According to Mike Moscoe, if anyone tells you they know where the industry is going to be in 2 years, don't believe them. No one knows. I noticed this general theme at the Villains panel, where noted and famed authors like CJ Cherryh discussed their recent move to self-publish print on demand and ebooks.
For now, it's best to just guess. Place your bets folks, because it's going to be an interesting ride.
For the most part, this panel was, for me, a validation that I have a good head on my shoulders and have been making decent decisions so far. Being successful in this business, in the end, comes down to luck, but luck will do you no good (or even harm you) if you're not covering a few bases.
The biggest message was: Write well. Now that the market is the slush pile, the stakes are even higher when it's time to market. While it's always been true that even the best writers will benefit by writing more, now new writers may not have the benefit of an editor to guide them through this early phase. Your goal is to get through this phase without damaging your reputation too badly. You might be able to get someone to read your 1st or 2nd book with lots of promotional efforts, but if that book sucks, then it will be impossible to get them to read your 5th or 15th book, which will inevitably be much better.
Most of all, if your work actually does suck (and isn't at least pretty good), you really shouldn't publish it. I put that in bold because I don't think anyone wants the indie market to be a giant slush pile. Wait until you've written out all of your sub-par words, file them away, and only publish the good stuff.
Since I've already stored all my crappy writing in a cool, dark place, I concluded that I should market appropriately to the quality of my work. I happen to think my work right now is "pretty good", and is getting better, and eventually will be excellent. If I market When Prey Hunts and Make Willing the Prey as if they were excellent, then no one will buy my actually excellent work 5 years from now.
People get a general feeling for just how excellent your work is by the quality of the marketing materials, how often your ads or fliers pop up, how often they see you interviewed in blogs, and so on... Anyone who took my laser-printed bookmark with the hand-threaded ribbon at Radcon probably knows that the free ebook "Four Fae" and Kindle novella "Make Willing the Prey" are probably "pretty good", so they can't be disappointed. Later, when I'm Super Awesome, then I can ramp up the full color printing and fancy artwork and blog tours and so on.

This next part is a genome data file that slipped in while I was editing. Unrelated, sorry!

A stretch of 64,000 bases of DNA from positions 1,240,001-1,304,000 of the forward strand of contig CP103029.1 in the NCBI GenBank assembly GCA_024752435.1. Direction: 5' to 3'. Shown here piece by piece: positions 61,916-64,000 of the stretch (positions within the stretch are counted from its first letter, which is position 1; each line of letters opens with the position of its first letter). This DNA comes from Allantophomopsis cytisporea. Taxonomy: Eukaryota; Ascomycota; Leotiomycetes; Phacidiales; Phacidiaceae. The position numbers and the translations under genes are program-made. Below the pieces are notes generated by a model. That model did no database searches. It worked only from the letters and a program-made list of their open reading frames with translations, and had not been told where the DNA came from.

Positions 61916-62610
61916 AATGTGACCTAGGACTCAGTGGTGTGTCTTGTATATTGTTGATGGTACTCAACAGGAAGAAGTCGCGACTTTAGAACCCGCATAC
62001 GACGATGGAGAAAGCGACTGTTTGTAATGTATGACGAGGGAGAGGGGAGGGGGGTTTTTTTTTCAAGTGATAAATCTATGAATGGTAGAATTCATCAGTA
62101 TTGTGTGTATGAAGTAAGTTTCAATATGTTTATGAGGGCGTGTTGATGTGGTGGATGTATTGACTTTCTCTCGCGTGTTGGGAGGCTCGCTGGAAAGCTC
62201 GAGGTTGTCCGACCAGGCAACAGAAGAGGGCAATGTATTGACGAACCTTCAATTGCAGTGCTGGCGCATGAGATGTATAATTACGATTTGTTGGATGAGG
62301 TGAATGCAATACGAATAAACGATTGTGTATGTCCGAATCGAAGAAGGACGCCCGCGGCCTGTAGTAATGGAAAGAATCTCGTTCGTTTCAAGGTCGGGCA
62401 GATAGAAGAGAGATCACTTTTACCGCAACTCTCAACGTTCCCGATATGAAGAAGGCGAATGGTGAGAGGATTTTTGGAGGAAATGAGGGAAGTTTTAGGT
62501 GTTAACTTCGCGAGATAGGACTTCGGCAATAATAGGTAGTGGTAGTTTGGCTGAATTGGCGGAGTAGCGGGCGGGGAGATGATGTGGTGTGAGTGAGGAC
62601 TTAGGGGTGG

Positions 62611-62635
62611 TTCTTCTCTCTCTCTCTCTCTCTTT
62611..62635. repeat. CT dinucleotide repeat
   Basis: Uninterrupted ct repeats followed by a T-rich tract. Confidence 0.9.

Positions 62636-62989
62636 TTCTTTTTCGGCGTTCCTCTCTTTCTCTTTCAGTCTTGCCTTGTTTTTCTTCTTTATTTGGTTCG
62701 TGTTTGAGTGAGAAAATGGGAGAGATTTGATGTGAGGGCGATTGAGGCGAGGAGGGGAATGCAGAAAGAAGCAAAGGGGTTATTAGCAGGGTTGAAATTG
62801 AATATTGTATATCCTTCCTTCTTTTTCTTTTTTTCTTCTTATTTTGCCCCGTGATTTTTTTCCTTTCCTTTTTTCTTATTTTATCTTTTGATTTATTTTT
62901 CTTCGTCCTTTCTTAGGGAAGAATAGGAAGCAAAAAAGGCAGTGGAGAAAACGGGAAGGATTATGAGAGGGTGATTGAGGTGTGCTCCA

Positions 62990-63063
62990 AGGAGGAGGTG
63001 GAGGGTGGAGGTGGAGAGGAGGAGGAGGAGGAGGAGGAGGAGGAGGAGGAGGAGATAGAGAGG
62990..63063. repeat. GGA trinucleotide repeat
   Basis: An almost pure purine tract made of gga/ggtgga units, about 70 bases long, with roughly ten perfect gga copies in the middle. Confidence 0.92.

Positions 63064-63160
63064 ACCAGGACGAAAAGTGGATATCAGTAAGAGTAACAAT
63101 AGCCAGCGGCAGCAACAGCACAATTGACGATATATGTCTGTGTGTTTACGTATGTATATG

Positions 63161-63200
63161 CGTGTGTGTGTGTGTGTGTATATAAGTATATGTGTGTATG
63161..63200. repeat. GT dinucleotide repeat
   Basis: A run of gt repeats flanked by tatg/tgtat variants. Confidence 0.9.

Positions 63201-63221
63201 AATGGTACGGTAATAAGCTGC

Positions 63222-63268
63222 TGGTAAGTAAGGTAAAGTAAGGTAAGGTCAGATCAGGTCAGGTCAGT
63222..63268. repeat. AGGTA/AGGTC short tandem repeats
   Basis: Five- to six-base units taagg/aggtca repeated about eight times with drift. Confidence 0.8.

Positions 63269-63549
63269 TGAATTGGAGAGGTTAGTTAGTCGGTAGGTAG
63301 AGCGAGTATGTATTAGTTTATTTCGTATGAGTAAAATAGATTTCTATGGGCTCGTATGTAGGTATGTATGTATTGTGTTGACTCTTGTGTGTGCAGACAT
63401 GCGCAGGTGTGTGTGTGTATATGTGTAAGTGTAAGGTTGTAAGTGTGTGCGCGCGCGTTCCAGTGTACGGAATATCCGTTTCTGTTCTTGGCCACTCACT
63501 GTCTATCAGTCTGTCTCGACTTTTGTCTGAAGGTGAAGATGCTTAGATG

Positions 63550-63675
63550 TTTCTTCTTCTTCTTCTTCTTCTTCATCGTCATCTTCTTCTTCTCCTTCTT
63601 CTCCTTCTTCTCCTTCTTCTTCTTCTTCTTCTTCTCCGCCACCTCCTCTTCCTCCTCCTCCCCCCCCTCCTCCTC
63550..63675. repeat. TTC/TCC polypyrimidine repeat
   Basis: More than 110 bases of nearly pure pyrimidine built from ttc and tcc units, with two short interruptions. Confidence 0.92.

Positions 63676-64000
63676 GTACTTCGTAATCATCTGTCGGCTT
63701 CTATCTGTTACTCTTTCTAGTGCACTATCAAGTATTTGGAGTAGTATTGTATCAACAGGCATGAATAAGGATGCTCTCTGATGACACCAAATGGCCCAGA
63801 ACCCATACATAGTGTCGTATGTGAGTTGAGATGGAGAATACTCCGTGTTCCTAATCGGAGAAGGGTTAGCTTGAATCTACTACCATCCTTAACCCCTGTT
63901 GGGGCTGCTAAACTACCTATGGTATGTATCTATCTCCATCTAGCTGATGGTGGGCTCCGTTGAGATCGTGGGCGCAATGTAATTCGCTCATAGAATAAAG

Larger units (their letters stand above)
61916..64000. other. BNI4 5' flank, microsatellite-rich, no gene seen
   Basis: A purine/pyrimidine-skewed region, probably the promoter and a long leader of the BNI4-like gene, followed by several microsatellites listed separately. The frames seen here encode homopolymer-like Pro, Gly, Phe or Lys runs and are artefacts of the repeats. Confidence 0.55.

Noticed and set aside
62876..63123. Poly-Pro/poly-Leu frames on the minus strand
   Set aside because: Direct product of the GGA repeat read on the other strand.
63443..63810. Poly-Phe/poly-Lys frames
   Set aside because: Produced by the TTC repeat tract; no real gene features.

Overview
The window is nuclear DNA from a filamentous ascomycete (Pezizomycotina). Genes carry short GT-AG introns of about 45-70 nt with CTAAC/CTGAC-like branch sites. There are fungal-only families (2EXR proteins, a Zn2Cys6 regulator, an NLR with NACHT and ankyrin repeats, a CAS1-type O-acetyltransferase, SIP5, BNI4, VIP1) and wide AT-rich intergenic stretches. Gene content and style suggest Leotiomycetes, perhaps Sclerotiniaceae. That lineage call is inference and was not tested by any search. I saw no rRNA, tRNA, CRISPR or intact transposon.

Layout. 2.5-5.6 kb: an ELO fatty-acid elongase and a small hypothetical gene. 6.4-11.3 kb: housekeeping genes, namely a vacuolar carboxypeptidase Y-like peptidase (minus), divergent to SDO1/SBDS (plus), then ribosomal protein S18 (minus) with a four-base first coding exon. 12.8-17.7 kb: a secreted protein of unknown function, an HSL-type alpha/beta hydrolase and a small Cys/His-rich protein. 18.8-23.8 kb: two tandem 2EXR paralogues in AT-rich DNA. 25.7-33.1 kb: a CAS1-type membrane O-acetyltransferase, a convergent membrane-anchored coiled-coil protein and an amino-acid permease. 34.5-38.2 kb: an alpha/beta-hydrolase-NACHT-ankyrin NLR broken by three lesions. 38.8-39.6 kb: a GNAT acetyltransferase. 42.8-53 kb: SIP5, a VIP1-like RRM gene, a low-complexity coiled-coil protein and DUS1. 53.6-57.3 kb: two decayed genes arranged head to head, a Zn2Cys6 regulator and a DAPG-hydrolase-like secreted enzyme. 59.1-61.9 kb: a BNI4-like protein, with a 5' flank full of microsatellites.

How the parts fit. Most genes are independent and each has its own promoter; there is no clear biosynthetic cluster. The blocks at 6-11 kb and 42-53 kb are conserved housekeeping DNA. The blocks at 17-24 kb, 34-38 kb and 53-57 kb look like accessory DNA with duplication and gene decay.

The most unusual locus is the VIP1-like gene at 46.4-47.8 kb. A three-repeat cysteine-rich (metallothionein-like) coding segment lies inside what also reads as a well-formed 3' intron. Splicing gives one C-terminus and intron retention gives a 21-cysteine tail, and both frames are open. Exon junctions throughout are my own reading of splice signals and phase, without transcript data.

At least, I think that's what they were saying. :)
Speaking of bookmarks at Radcon, yeah. I probably distributed about 100-125 free bookmarks at Radcon. And according to Mike Moscoe, that's the best thing I could have done.
He's spent years trying every possibly marketing gimmick. He confided that he over-marketed given the quality of his early work. Which is one reason he publishes his newest work under a pseudonym. He learned the three most effective techniques for promotion of fiction:
- Go to cons.
- Give away bookmarks.
- Print a good bio and an email address on the books you sell.
Another piece of advice, which I am already trying to do, is to market yourself over your books. Sell a brand, not a title. This is why I spent so much prep before Radcon coming up with a "brand" for the universe of my fae stories and books. It took two days of concentrated effort, plus the help of friends and family, to settle on "Dreams by Streetlight". Now when ever I promote any story in that world, I am promoting every other story in that world. And myself as an author. So that 10 years from now, when I'm actually writing excellent books, my name is what people will remember, not the title of my first two or three books which will (relatively) suck.
Thanks to Patricia Briggs, Mike Moscoe, and S. Andrew Swann who spoke on this panel, for their openness in sharing their wisdom to those of us just beginning.